- California Assembly Bill 1690 seeks to classify adjunct faculty members with at least six semesters of satisfactory performance reviews as having seniority, guaranteeing at least the same workload they held in their sixth semester. Seniority will also hold weight in new class assignments and whether to pass over instructors on faculty.
- The current legislation, which will cost California taxpayers at least $2 million to maintain the seniority lists, only applies to adjuncts at community colleges, but it is projected to spark similar bills for adjunct professors throughout the country.
- Likely to pass a largely Democratic state legislature, Assembly Bill 1690 moves as adjunct faculty nationwide search for additional benefits and salary increases.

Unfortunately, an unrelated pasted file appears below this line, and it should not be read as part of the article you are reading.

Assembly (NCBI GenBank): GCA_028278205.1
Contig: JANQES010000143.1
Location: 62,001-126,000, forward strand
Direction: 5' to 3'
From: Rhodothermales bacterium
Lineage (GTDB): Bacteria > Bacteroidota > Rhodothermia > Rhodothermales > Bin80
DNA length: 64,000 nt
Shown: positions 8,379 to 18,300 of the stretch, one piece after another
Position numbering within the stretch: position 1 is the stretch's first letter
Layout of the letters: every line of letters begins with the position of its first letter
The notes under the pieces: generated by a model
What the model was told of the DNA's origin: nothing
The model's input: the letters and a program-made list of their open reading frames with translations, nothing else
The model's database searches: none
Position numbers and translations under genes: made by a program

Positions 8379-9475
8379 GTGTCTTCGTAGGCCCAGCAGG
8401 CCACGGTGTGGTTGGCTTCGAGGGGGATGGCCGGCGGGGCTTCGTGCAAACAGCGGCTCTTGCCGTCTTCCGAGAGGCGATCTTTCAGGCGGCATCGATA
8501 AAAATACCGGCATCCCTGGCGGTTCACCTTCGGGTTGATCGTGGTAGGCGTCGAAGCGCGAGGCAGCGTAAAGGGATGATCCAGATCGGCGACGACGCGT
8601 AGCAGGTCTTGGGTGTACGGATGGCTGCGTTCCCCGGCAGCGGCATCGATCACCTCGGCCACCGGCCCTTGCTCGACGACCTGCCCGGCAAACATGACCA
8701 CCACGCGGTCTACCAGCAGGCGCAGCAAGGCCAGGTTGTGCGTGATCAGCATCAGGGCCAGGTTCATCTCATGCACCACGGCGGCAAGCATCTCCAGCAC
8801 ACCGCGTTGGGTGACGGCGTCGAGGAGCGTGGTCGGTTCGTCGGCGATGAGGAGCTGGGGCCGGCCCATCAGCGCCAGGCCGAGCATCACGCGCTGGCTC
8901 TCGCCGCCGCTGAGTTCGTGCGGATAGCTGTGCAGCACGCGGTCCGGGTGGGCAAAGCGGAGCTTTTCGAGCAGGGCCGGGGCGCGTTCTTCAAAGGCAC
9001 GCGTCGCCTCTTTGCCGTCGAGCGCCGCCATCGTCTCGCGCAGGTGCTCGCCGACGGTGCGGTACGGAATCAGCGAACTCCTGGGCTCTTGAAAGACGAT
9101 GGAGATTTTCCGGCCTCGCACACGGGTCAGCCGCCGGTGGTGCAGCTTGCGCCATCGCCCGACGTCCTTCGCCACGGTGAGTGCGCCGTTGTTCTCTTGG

This could be landmark legislation for college systems throughout the country, especially in regional areas like Oregon, which has already demonstrated hope in increasing higher education spending. But for other systems throughout the country, the case may be harder to make as pensions and healthcare costs continue to rise and to cut into available appropriations for higher education.
College leaders who may not have this kind of legislative backing should look to create private funding options, or to reallocate budgets for a singular payout or bonus to adjunct faculty, in order to help attract and retain new members of the largest teaching groups on most college campuses.